There are times when specific Bible passages have more relevance to one’s life than – well just about any other time. Consider Proverbs 22:28: “Do not move an ancient boundary stone set up by your ancestors.” This admonition occurs in four other places in Scripture, often with dire consequences —
“Judah’s leaders are like those
who move boundary stones.
I will pour out my wrath on them
like a flood of water.”Hosea 5:10
Back in the 1950s, when I was a youngster on our modest mixed family farm (cows, pigs, and chickens) in north Huron County, our family experienced several months in which this text had fresh relevance.
One year in late June, our neighbour’s cows made a habit of coming for dessert in our oat field.
Our neighbours to the north, also recent immigrants and active in their faith community, were strictly dairy farmers and focussed on building a pedigree herd. Thus, they had more cows than we did and pastured them farther back from the farmstead. My parents grew oats in the fields beyond the crick — a lush sea of green by late June.
I and two younger brothers were sent to shoo the cows back through the gap in the fence — our neighbour’s fence. Concern was expressed to our neighbour. A new piece of barbed wire was draped across the gap.
A few days later the cows were back in the oats – so much more appealing than the close-cropped leftovers on their side of the fence.
“The Boys,” as we were called by our much older sisters, were herders again. Again, another piece of barbed wire adorned the gap.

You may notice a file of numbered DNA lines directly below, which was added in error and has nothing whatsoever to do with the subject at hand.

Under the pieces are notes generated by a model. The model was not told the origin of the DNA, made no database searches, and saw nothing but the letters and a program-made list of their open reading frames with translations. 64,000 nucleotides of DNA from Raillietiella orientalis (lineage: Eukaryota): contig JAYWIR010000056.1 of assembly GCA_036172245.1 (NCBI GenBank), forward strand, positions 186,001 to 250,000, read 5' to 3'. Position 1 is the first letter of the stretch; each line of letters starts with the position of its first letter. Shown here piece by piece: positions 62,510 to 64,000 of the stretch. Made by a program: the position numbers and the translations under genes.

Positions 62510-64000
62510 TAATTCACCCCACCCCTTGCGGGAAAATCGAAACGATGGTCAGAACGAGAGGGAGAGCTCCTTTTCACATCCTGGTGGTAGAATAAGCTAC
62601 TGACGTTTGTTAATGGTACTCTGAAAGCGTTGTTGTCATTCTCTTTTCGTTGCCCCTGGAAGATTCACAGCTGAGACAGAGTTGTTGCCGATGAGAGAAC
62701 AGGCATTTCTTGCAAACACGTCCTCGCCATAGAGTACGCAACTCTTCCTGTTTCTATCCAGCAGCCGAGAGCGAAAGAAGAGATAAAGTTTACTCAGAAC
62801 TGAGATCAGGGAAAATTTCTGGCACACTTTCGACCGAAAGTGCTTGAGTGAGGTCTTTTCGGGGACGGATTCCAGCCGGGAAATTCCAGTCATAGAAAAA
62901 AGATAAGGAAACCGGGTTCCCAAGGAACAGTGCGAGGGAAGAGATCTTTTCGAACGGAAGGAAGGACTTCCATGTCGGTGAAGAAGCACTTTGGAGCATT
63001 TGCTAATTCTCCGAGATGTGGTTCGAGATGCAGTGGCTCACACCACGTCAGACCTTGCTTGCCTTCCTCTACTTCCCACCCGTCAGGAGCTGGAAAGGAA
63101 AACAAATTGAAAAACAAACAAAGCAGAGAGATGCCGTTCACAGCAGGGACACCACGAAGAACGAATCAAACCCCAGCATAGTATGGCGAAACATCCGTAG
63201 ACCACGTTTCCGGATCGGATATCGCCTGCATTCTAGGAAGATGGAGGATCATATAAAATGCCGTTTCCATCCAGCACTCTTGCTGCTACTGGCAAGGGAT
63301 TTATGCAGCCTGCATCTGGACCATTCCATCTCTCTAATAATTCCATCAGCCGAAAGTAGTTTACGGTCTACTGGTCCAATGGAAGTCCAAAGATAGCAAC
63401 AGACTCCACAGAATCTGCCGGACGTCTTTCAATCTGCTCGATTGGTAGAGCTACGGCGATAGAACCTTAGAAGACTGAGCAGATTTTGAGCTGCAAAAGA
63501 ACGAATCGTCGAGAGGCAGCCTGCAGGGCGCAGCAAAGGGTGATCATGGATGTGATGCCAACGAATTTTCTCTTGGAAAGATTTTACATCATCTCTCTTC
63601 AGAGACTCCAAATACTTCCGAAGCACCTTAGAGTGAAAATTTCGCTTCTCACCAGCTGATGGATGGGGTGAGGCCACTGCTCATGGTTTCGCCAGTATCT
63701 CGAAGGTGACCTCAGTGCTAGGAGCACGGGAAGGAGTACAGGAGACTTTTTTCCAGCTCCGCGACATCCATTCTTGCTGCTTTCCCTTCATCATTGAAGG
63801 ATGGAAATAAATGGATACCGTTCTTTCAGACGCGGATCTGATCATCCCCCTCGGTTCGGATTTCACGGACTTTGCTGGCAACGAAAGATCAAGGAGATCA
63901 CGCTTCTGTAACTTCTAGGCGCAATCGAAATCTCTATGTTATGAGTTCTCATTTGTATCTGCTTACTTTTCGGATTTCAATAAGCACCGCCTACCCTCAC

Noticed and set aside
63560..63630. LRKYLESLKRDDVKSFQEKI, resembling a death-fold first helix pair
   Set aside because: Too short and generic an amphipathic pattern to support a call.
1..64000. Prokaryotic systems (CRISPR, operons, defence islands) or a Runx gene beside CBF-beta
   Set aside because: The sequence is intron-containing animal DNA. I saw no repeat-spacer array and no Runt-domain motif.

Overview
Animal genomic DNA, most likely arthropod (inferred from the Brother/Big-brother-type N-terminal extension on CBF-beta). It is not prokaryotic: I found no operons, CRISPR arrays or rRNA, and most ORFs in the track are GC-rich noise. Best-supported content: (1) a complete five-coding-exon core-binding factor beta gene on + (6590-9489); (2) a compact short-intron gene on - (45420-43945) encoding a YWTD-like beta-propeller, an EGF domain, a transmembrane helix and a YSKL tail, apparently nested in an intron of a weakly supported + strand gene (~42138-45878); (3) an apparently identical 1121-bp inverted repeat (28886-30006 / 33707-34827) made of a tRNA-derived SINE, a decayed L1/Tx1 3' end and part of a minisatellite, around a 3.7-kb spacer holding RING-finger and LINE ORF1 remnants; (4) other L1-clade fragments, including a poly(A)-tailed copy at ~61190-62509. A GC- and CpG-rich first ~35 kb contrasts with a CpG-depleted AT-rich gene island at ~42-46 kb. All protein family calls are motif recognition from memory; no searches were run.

A few days later — you already know the story.
I think it was after the fourth occurrence, when our father asked us to herd our neighbour’s cows into our barnyard with its wooden stockade — and close the gates. He left the farm on an errand.
In those days, when you bought a farm, it came with a commitment to maintain one-half of the fence between you and your neighbours.
Our responsibility was the front half. Our neighbour’s was the back half, except for the last short stretch through a small bush where a further sharing was documented.
Our father came back from his errand with two gentlemen, who, we later learned, were local farmers and had the official title of Fence Viewer — appointed by our township council for just the kind of boundary dilemma that we were experiencing.
They were driven to the gap and the damaged oats. They stayed until cattle trucks came and loaded up all our neighbour’s cows from our barnyard and drove them away.
The Fence Viewers visited our neighbour. Later we learned our neighbour was told, “You will get your cows back from the pound when:
- A real fence is built on your half of the boundary.
- You pay for the damaged oats
- You pay for the visit by the Fence Viewers
- You pay for the trucking of the cows and the feeding and milking while in the pound.”
Three days later a real fence was up, and the cows returned to our neighbour’s pasture.
“Do not move an ancient boundary stone set up by your ancestors” has fresh relevance for me today — every time I hear Ukraine, Donetsk, Luhansk or Putin mentioned in the news.
Each time, I think a quiet little prayer: Would that our world community had Fence Viewers that could go in with a strategy to resolve yet another attempt to move an ancient boundary stone set up by ancestors.
I admit — I’m also tempted to pray with Hosea for our Lord to pour out wrath on the perpetrator like a flood of water. But that would be an Old Testament solution, not a Sermon on the Mount solution, not a Jesus solution.
I’m OK with Russia wanting to be great again; but not by taking land and resources from a neighbour; not at the end of a gun, not by taking the lives of cousins — NOT by moving a boundary stone.